Score To A New Beginning
posted on 6/2009 By:
Fairyland is not a gay theme park, thank you very much. It’s the adventurous output of epic fantasy metal, now solely mustering in the hands of the French symphonic master Philippe Giordana. Rising to his feet as the only surviving warrior of 2006’s solid Fall of an Empire album, raped of all but his keyboard and a blank musical manuscript, Giordana has boldly marched on, recruiting a glorious battalion of mercenary voices and instrumentalists to help him on to his finest hour yet.
This impressive composition could give even the mightiest film scorer a run for their money. The impulsive underlying speed of “Across the Endless Sea (Part II)” and “Assault on the Shore” mixed with the travelling tempos of tracks like “Master of the Waves” rarely give up, adding movement to the images of a fantasy world created by the choral grandeur and symphonic vistas. Choruses never fail to deliver emotion and every audio layer can be identified and experienced; filling the sound and playing its part.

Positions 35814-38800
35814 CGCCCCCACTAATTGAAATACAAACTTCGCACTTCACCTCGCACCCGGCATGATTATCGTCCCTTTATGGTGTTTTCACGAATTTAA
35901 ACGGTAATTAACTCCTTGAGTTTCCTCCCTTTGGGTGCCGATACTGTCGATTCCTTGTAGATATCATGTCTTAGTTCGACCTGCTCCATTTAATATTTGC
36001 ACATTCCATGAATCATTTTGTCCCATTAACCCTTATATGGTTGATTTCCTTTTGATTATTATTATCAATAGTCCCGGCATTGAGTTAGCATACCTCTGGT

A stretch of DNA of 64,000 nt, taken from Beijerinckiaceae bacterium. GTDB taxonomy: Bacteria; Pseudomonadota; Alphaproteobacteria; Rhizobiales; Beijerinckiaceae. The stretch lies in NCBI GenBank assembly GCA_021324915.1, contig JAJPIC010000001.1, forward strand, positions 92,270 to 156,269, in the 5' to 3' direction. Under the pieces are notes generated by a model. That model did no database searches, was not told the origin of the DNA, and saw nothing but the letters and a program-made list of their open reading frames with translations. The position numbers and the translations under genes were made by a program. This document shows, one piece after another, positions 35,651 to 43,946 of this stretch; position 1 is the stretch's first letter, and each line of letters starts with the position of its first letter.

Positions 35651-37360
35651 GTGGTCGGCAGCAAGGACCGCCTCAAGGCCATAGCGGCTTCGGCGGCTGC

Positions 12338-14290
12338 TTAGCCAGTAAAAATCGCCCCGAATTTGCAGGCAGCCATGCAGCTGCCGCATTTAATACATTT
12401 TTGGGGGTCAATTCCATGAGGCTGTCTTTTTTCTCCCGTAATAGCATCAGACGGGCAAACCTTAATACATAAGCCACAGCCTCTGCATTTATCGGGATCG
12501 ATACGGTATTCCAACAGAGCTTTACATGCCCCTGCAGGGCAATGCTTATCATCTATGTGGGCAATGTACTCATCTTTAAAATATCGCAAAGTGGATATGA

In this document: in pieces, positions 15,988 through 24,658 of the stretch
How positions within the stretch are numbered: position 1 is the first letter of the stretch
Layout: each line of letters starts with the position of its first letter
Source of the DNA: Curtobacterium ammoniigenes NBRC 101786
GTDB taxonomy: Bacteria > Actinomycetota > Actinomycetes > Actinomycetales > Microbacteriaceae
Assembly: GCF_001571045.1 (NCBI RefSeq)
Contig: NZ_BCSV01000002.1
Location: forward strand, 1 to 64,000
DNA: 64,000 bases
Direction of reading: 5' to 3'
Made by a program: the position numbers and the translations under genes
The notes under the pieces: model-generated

As a whole, the narrative to Score to a New Beginning may not be as engrossing as the likes of Rhapsody on Fire’s Symphony of Enchanted Lands II, but the head first approach into action is refreshing, as songs flow from one to the next effortlessly, riding clear around the ambient filler and monologue downtime that can often drag an album like this down. “A Soldier’s Letter” manages to stand out as compellingly told tale, throwing a mighty arrangement of keyboard sounds and voices that will have you empathetically singing the line “I wish I had more time” after the first listen.
Despite the ripping guest guitar solos and gripping pace, this release is unlikely to score any new beginnings for the non-symphonic power metal demographic; being the epitome of the genre that it is. Had there been a vocalist you could really hang on to and a bit more of a signature sound, this album would have been a classic, but Giordana’s masterpiece will undoubtedly find great acceptance amongst its followers, and deservingly so, for the ability it takes to realise an album like this is astounding.
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